Welcome to an exciting QB Summer School today with Liberty quarterback Malik Willis, perhaps the hottest name on the quarterback carousel this summer. An oft-forgotten 4-star transfer from Auburn, Willis exploded into relevancy as he carried Hugh Freeze’s Liberty Flames to a top-15 ranking and a Cure Bowl win over fellow mid-level darling in Coastal Carolina. With tons of offseason hype approaching his upcoming season, Willis has Heisman odds around big-name passers for 2021 contenders like Emory Jones, Brock Purdy, and Desmond Ridder. People are taking him seriously.
But how seriously will the NFL take him? A passer in the budding dual-threat mold, Willis is all excitement right now—but the substance of his down-to-down game demands improvement if he’s to enter the top of the quarterback conversation.
Malik Willis’ Summer School: Accuracy
This is kinda a lame one, but it is an important one. Willis must become a more accurate passer.
Every quarterback has balls that he throws better than others. Willis has a live arm and can throw a nine pattern fairly well—but other than that, it’s really tough to find what he hangs his hat on right now. Because his mechanics tend to be scattershot, Willis often looks like a player guiding the ball into windows instead of trusting his throwing process. His misses are fairly often and fairly egregious, which creates interceptable passes or massive missed open completions.
Take this pick late in a one-score game against NC State. This was essentially a game-losing interception for an undefeated Liberty squad going up against a ranked NC State team, and while Liberty still had a tremendous season under Willis, I’m sure he’d want this one back.
This is a far hash, out-breaking throw, which is a tough ask for any college quarterback. Willis, however, clearly has NFL arm talent and is able to drive this throw the distance. Despite that, he still crow hops toward the far sideline to shorten the throw. The problem is that this takes time, and the time that it takes narrows the throwing window and gives the defensive back time to close on the throw. If Willis wants to shorten this throw, he has to be a lot speedier in his drop back.
And on top of that, Willis fades away from this throw a bit in the face of upcoming pressure, despite the distance between him and the rusher. In that this is a throw that requires high velocity and a strong delivery, fading away pulls the ball downfield and takes some velocity off of it, giving the defensive back even more time to close.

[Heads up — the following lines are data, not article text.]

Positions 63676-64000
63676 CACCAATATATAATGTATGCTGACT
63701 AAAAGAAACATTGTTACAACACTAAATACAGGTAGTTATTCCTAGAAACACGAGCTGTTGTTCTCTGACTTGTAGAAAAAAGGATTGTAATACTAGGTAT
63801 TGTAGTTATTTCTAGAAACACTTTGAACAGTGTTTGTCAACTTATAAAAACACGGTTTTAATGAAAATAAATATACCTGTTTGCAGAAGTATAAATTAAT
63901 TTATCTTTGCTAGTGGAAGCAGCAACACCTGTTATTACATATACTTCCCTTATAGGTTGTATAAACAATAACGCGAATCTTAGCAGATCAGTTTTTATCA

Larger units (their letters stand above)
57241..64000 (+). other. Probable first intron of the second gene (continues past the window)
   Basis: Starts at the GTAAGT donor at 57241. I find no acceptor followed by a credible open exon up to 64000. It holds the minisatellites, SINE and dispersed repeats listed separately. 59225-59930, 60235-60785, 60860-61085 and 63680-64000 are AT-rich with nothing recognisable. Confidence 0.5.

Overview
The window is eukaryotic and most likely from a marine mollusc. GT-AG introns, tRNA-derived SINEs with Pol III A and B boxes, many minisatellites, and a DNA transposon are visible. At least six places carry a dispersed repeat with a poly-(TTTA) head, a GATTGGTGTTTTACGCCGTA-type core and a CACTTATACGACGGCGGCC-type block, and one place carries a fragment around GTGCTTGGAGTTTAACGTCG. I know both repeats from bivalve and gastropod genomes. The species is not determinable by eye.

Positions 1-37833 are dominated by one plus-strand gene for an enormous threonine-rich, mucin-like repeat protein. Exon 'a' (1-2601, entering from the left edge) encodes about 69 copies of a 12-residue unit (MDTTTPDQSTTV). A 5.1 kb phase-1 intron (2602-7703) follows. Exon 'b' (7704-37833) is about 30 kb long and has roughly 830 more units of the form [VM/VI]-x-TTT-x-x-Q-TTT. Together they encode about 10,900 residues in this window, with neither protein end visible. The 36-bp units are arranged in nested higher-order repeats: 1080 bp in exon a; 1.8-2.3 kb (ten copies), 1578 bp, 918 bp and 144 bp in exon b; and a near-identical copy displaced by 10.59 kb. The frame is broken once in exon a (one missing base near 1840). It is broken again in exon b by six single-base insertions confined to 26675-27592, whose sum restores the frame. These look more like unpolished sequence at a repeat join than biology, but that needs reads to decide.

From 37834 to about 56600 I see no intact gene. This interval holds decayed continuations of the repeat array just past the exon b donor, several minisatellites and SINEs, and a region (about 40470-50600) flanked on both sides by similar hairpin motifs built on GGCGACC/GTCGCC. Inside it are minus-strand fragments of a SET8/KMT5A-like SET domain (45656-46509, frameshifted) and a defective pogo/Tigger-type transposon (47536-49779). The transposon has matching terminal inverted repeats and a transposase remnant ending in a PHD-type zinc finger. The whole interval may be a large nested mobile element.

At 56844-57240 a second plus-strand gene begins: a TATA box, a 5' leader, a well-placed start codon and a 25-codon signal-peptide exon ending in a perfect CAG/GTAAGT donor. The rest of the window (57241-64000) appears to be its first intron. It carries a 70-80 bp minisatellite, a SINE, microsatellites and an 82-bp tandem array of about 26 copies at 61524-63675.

These are fundamental building blocks of making a far-hash throw, and while Willis has the arm strength to get it done, no amount of velocity would help solve a lazy dropback and unnecessarily adjusted throwing platform. This is where bad throwing mechanics can take tough, but makeable throws and make them nigh on impossible.
Now, this is a tough throw. There are easier ones that Willis gets lazy on and lets get away from him, and those are more predicated on the nuts and bolts of the throwing motion. Willis relies on his arm too much, often minimizing the rotation of his hips by leaving his back foot behind his motion or by opening his hips to his target altogether. That tendency creates room for his upper body to tilt and his arm to slash across his body, which exacerbates any issues with the timing and angle of his release. Again against NC State, this time with good drop timing and a wide-open window, Willis just sails this ball long as his upper body does most of the work/rotation while his hips just follow along behind his arm.
There’s just no need for this throw to be difficult, but Willis makes it so by just feeling out the throw instead of sticking to a clean rhythm and process. Fixing accuracy is one of the biggest challenges of quarterback development, but it’s the one that faces Willis this season.
Can this be fixed?
So, yes and no. Yes, easy mechanical improvements can be had over a summer. Willis spent much of the offseason working with quarterback coach Quincy Avery, who has worked with such passers as Deshaun Watson, Trey Lance, and Justin Fields in recent years. Lance is an important name to circle as he had a lot of easy mechanical issues in his release during his one season at North Dakota State, and off of the pro day work we’ve seen since then, Avery helped him in that regard. Willis, another top athlete who is more of a natural thrower than a clearly practiced and polished quarterback, fits that same mold as Lance was in.
There is a no here though, and it is considered with muscle memory and consistency. Remember, it took multiple seasons in the pros for Josh Allen to take to specific quarterback coaching and improve his mechanics to the point where his accuracy reached NFL levels last season—and we still don’t know the degree to which that’ll stick. It is very hard to unlearn habits and Willis has some bad habits as a passer that will be tough to unravel, no matter his work ethic or the quality of his positional coaching.
The good news is that Willis—like Allen, Lance, and Lamar Jackson—simply doesn’t need to be an elite quarterback in terms of accuracy. He’s such a dangerous runner that even passable NFL accuracy makes him a starting-caliber player in the league. He is right now much of what Jalen Hurts was coming out of Oklahoma: a dangerous runner, an improving but still not necessarily average passer, and a potential starter for his work ethic and developmental arc. Willis has another year to launch himself beyond that mid-Round 2 draft slot Hurts achieved and into the first round.